Although media coverage has decreased, the Ebola crisis that dominated the news across much of last year hasn't actually ended and there are still cases being declared. Now scientists have a new weapon to break the so called transmission chain of ebola and that's a DNA sequencer. Cambridge virologist Ian Goodfellow has been in Sierra Leone where he's installed this machine - in a tent - and it's reading the genetic information of viruses recovered from victims, enabling scientists - and the government locally - to act more effectively. The first publicly-available data came off the machine this week. Previously, getting samples to analyse like this, was nearly impossible, as he explained to Chris Smith...
Ian - You have to get this material out of the country and you have two options. One is you take the actual infectious material out which has real challenges because the commercial flights won't carry it. Or you take the genetic material out and that has its other challenges because you need to be confident that you're inactivating the material. So, just the practicalities of getting the samples that have come out of the patients and physically getting them out of the country, getting permissions means that the whole process is slowed down.
Chris - So, how did you seek to address this?
Ian - The aim is really to try and put a machine that would allow us to determine the genetic sequence of these viruses in a treatment centre in Makeni. This is in Bombali District in Sierra Leone, in what really can only be described as a rather unconventional environment.
Chris - Just describe first of all, what do these machines that read genetic information look like?
Ian - It's probably the size of a reasonable-sized television, like a big box effectively. It just looks like a box with a whole bunch of tubes coming out of it. The machine we chose, we selected for a very specific reason and that was because we felt we could operate it in that environment. We needed something that's going to be able to cope with the temperature, cope with the humidity, cope with the dust, the insects that are crawling around the inside of the tent.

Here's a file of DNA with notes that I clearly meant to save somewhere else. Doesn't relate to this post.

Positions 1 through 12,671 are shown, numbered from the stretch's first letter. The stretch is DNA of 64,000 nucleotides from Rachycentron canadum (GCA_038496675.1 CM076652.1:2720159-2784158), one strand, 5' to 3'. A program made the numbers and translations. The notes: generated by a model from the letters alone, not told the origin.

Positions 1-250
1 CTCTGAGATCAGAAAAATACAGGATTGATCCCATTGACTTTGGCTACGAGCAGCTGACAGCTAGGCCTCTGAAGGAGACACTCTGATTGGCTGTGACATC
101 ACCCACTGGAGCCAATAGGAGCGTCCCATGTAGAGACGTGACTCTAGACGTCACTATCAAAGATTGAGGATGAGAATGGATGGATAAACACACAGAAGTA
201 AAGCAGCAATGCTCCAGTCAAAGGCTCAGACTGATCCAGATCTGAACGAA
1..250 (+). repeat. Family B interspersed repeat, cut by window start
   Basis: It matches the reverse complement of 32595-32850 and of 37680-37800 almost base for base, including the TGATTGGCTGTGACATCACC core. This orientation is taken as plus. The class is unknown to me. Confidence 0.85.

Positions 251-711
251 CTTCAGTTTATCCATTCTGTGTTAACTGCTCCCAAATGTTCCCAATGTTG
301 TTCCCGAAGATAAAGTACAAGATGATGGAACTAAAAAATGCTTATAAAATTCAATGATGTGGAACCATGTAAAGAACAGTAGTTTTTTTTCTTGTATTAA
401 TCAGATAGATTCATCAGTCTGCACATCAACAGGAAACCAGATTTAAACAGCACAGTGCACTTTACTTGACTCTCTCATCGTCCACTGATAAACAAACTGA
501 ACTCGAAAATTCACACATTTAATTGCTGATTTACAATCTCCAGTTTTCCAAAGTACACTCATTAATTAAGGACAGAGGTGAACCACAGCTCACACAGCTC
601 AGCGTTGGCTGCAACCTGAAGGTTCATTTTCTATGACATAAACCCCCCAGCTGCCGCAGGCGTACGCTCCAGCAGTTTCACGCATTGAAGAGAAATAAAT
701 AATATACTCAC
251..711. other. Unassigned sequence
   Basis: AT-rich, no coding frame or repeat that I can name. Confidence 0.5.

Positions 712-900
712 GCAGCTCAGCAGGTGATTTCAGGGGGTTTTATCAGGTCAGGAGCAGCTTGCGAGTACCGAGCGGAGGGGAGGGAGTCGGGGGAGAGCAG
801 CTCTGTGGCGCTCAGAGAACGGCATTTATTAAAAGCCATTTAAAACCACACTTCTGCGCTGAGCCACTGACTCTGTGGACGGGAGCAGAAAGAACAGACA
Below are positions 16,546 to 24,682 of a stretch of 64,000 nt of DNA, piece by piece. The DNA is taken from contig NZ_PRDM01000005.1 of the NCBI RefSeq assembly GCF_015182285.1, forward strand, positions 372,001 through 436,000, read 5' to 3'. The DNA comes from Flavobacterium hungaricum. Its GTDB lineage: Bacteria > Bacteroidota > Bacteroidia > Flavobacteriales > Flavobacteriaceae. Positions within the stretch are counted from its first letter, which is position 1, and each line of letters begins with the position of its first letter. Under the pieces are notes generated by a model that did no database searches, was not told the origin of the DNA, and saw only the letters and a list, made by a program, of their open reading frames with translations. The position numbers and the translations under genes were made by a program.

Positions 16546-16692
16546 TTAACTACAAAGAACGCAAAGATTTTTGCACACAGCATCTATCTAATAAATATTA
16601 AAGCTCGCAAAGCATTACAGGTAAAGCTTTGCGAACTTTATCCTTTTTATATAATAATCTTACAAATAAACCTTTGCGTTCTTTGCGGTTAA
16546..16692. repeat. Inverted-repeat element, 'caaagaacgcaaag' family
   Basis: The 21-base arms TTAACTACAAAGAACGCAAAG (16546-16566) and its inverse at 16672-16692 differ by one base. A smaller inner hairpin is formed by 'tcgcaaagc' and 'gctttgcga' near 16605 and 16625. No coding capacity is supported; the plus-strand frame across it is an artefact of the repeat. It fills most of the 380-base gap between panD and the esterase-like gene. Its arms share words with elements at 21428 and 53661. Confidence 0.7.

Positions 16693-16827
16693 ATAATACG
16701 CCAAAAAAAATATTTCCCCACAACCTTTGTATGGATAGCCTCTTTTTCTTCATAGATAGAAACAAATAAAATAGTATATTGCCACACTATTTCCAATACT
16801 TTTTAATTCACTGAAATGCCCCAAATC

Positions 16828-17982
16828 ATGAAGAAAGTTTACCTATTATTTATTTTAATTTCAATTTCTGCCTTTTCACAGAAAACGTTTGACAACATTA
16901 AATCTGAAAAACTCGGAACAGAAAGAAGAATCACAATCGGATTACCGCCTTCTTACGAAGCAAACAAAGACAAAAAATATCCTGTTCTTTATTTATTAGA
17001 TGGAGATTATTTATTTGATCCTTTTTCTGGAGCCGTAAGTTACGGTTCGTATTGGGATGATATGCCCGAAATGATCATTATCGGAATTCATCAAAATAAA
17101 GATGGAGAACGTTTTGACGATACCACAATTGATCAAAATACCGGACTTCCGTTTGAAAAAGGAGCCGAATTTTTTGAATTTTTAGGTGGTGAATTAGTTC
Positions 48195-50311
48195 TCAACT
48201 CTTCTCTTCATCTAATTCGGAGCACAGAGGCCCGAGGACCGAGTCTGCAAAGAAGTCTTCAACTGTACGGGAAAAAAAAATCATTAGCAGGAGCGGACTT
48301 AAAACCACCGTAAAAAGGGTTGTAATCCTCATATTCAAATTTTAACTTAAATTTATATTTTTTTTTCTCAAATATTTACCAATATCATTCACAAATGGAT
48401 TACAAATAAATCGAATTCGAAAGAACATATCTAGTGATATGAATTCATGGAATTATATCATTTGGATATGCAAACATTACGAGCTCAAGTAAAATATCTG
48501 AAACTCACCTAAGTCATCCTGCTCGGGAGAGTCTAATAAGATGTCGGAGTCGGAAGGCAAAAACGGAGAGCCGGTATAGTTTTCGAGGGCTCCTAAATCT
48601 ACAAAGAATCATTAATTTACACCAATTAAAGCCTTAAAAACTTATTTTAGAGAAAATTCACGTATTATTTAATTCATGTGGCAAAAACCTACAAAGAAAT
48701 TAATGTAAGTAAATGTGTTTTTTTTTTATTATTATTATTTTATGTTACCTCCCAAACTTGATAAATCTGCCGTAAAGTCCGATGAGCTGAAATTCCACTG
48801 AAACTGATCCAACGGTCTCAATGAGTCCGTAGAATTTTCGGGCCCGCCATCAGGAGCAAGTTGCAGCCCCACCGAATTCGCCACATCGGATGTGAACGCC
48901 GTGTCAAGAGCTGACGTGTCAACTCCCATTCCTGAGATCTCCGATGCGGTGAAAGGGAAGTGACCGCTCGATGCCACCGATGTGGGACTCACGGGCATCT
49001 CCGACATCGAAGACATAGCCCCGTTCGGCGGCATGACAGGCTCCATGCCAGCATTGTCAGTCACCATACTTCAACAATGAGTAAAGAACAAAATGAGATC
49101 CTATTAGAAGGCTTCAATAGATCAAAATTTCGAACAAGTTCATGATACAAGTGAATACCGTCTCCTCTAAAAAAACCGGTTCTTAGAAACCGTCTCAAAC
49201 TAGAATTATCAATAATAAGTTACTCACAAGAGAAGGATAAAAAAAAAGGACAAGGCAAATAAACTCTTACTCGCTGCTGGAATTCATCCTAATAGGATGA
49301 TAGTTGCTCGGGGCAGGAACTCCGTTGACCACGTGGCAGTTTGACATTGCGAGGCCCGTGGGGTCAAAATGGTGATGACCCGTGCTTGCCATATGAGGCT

Chris - And the data is now coming off of the machine is it? You're getting sequences now from this machine.
Ian - We are getting sequences. One of the big problems we faced is getting the data out. Here in the UK, I have a superfast broadband which means I can send large files across from here anywhere in the world very, very quickly. In Sierra Leone, we're trying to move somewhere in the region of 5 gigabytes of data per run of the machine. We're doing this on a Wi-Fi dongle, so this is slower than the internet connection you will get from a mobile phone.
Chris - But critically, this means that now, you're literally testing the genetic sequence of Ebola that is infecting people and you can therefore marry up what the outcome was for that person where they'd come from in a country who they'd had contact with and perhaps whether or not those viruses spread. I presume you can begin to learn something about how the viruses behave based on their genetic information and how fast they're changing and so on.
Ian - The only way to be able to break transmission chains is if you know how that transmission chain is operating and there's clear evidence from the sequences we've released already that there's numerous viruses coming in from numerous examples of infected individuals getting viruses from Guinea. So, we're finding viruses in Sierra Leone that actually come from Guinea. That's despite the border being closed. Officially, that border is closed and there should be no movement of individuals across the border. But they're very porous borders and they're difficult to police. So, this gives you an indication that there is multiple incursions of Guinean viruses into Sierra Leone. This is something we need to be aware of and there are things that could be done on the ground with that information.
Chris - So, by reading the genetic information, you're actually learning quite a bit about what's happening politically or geographically in a country as well, aren't you?